Signs of premoult may include blocking off the entry to its hide or the bald spot on its abdomen may become darker.
The tarantula might be fasting
That’s right! Your tarantula may fast, the Chilean Rose does this a lot, speaking from experience, the one I owned went over 8 months without eating! There is not much known about why they do this, but it doesn’t seem to harm them. To see whether they are fasting, try putting some food in once every 2-3 weeks. If they refuse it, remove it. Just ensure the water is fresh and regularly topped up. At the same time, check the humidity of the enclosure. Each type of tarantula has differing requirements for humidity so check with experts for the particular needs of your tarantula.
Your tarantula might be full
There is such a thing as overfeeding and your spider may just not want to eat anything else as it can’t fit it in! Feeding more than twice a week could be seen as excessive, however, if your spider is a juvenile, this level of feeding would be fine. It would be recommended not to add any more food during this time. Once your tarantula reaches adult age, a once-a-week feed is suitable. As with the previous section, if you have added food and it is not taken, remove it.
The food is too big for your tarantula
Eyes bigger than your belly can certainly apply to us humans but spiders seem a little smarter. If the food seems to appear too large, there is every chance they will leave it alone. This can result in two things. The spider doesn’t eat but remains hungry or the prey is large enough to cause harm to the spider. On the opposite end of the scale, food that is too small won’t be eaten either. A golden rule is to have the food smaller than the size of the spider’s abdomen.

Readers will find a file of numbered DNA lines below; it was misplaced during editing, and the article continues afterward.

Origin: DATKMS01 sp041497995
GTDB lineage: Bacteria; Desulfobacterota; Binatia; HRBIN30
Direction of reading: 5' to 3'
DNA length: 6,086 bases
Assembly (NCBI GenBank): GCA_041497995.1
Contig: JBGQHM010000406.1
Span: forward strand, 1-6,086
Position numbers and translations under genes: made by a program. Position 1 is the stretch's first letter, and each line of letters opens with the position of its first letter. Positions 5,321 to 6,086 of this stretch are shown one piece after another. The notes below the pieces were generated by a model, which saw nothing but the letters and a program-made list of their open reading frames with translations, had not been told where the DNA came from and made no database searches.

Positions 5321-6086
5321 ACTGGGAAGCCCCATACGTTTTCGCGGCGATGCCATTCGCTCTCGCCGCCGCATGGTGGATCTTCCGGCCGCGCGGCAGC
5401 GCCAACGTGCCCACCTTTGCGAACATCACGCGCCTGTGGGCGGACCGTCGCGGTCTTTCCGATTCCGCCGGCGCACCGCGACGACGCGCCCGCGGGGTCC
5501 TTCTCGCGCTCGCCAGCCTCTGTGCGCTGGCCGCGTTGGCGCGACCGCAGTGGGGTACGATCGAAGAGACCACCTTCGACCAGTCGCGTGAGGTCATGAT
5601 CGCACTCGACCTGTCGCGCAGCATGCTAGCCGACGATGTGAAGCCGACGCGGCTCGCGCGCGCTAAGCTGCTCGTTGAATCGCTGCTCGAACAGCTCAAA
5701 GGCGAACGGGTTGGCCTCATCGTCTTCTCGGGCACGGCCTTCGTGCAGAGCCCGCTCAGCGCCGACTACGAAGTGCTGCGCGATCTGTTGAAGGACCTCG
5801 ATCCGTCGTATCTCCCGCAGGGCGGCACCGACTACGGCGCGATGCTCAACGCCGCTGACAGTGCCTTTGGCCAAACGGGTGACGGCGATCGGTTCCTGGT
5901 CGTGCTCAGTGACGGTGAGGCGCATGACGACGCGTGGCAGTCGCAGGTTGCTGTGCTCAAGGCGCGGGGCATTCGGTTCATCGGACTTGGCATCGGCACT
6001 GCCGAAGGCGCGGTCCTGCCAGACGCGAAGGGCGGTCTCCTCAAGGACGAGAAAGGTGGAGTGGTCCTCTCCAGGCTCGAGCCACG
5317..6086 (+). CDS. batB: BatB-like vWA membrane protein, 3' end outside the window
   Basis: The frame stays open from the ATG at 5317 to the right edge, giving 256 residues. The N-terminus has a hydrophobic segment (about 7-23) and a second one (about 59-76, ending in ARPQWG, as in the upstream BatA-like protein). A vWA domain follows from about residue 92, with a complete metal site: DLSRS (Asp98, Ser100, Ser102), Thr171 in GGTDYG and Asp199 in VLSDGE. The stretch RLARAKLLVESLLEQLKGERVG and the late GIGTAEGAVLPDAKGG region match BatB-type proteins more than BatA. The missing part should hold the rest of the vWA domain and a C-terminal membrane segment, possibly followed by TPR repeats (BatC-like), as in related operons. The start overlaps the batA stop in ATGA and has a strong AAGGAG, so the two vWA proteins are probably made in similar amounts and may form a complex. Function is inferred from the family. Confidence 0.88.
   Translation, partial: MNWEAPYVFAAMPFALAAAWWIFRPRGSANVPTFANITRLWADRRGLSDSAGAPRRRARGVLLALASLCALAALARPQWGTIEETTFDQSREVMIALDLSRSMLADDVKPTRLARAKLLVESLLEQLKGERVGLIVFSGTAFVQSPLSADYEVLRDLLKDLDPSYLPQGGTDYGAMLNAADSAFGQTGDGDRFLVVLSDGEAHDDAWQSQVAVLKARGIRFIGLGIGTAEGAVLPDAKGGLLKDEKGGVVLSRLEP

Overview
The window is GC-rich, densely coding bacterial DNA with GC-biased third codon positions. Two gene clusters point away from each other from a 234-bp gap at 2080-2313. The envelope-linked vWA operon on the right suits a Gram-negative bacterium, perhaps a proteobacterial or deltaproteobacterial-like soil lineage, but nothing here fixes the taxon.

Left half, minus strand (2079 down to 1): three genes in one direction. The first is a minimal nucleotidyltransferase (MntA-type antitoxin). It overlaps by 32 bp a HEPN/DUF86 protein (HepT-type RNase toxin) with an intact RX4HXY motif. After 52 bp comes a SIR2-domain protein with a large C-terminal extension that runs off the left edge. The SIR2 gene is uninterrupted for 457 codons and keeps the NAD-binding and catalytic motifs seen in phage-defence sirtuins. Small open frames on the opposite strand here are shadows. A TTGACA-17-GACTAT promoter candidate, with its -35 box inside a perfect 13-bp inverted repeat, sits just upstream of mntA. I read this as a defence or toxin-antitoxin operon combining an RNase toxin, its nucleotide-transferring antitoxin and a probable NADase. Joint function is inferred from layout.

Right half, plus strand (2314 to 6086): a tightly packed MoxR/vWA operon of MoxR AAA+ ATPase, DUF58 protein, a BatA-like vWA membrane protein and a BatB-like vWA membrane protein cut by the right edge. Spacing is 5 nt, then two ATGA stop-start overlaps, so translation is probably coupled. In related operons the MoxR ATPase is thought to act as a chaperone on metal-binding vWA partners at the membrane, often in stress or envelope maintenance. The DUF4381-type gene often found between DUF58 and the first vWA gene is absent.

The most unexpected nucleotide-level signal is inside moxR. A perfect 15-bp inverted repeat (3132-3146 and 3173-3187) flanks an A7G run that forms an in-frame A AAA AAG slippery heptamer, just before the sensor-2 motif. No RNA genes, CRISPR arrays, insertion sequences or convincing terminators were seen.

The Tarantula might be stressed
If you have recently rehomed your tarantula, it may be stressed. Likewise, if it has recently been transported from one climate to another, it could have found acclimatisation difficult. A combination of these two things or simply just one of them could lead your spider to stop eating.
If either has recently happened. Give your spider a week to settle in. Try feeding, if it refuses, remove the food and try again a week later.
To help decrease stress and perhaps encourage eating, make sure that if you have an arboreal species (one that climbs) it has plenty of vertical space and if you have a terrestrial species (one that burrows), that available burrowing area is deep.
Once done, consider nighttime feeds rather than daytime.
Has your tarantula stopped eating? If so, it is likely to be due to one of the above reasons. Simply follow our suggestions and you will not need to worry about why your spider is not sinking its fangs into a cricket or locust!
Should you be looking to send your tarantula to sunnier climbs or be looking for a pet transport service that can help you get your animal or arachnid to anywhere in the world, speak to us! At PBS Pet Travel, our extensive knowledge of pet transportation means that the whole process of pet relocation can be made easy.